A Local’s Perfect Day: Max Sherwood
If you’re lucky, in the right place at the right time, you might see Max Sherwood descending a backcountry run waist-deep in Fernie’s legendary powder.
He’ll fly past, zipping through the trees dressed in high-performance skiwear and goggles.
The only sound you’ll hear is the wind in the trees and his fine carving skis. This is Sherwood’s perfect winter day in the Rocky Mountains. It is a reflection of what can be done in one of the world’s great winter destinations.
“The nice thing here, is there are multiple things to do right around town,” says the former ski racer and ski coach. “You might not be able to do them in a day, but you could do most of them in a couple days.”
“The perfect day for me is backcountry skiing,” Max shares. “And that involves a drive out to the backcountry area. Usually, you take a snowmobile with you and a truck. Drop the snowmobile off, and then you begin your hiking from there. And you spend the day back there, up and down doing laps, and then come back. And that’s a full day.”
Sherwood says that his typical backcountry run ranges from 1000 to 1500 vertical feet.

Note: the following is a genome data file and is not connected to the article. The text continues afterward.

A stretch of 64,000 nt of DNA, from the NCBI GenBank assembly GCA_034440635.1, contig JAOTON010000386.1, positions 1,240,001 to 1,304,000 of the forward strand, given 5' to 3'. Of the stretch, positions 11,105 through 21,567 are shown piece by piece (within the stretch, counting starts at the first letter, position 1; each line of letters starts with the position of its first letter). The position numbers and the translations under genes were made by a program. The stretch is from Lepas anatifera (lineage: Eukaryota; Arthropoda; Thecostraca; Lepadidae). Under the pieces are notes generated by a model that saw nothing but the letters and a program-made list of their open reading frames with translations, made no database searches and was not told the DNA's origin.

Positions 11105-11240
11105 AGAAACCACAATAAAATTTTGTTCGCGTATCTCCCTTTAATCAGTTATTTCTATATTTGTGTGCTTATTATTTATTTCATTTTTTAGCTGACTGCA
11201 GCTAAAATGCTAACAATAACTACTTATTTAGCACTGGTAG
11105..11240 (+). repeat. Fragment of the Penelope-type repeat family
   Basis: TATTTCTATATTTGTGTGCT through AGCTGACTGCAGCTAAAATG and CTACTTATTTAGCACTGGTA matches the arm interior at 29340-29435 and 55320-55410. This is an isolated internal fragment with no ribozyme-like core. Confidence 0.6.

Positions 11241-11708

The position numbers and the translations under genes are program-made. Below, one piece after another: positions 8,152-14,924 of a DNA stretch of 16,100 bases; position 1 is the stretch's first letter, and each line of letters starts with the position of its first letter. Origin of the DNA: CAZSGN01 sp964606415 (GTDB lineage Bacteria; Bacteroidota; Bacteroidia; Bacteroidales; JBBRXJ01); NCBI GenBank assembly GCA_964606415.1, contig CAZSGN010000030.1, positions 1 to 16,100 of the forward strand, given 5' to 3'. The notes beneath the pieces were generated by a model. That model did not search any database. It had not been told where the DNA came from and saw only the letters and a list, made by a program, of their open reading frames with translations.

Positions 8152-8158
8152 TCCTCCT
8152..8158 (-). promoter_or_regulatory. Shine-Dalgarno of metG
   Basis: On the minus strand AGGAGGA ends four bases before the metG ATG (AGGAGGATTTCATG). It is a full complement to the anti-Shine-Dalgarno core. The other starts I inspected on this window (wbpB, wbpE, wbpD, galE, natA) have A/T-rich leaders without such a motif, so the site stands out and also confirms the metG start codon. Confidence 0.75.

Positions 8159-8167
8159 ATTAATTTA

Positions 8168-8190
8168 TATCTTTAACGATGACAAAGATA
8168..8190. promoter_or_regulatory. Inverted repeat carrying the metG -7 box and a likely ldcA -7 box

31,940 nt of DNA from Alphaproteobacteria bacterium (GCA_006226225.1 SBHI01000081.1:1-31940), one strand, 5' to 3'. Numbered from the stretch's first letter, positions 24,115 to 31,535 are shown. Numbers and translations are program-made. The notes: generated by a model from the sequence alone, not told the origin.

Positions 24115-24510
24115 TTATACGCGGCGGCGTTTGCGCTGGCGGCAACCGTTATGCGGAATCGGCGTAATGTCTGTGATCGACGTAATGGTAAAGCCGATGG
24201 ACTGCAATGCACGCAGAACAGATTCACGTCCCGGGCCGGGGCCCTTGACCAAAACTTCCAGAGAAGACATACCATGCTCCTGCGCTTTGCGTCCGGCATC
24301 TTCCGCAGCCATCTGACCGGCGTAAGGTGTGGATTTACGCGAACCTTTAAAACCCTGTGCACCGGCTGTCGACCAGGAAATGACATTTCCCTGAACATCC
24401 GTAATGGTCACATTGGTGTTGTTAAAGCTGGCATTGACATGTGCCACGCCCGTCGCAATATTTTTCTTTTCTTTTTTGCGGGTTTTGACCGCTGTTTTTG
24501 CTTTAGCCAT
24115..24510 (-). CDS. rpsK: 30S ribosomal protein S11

“Usually it’s an hour to ski up and ski down,” he explains. “You might only get four or five runs in a day, but there’s nobody else around. You’re on your own. Usually untracked. Spectacular scenery. That’s all day long.”
Safety and avalanche awareness are the cornerstone of Sherwood’s winter ski adventures.
“I’ve taken the courses and done it for years,” he says. “I go with other people who are equally experienced or even more experienced. Likeminded in terms of sense of adventure. That’s important.”
Untracked powder can be found on every run. That’s what Sherwood and his friends look for.
“The price you pay is the amount of time it takes to get back there,” he explains. “You’re a 45-minute drive. Another half an hour on a snow sled. Then you’re another hour to get to the top before you get your first run in. That’s a two-and-a-half-hour loop before you get your first run. We’re usually on our way by seven in the morning. Your pushing dark by the time you drive home. That’s your day. It’s just spectacular.”
There’s more to Fernie winters than backcountry skiing explains Sherwood.
“One of the best things is to get in some cross-country skiing and some snowshoeing, then what we try to do is leave town around three in the afternoon, park in the upper parking lot at the ski hill, get on the Timber Chair, and get the last ride up Polar Peak. So now you can just hang out at Polar Peak, look around a little bit, and then have one heck of a long ski run down the Currie Bowl.” The view from Polar Peak motivates Sherwood and his friends.
“You can see all the way over into Alberta,” he says with an enthusiastic smile. “You can see way down into the Flathead Valley. You can look up behind the Three Sisters. It’s an unbelievable view from up there. After that you can come down for an evening cross-country ski. Another day would be to stay in town and do all the things we do here.”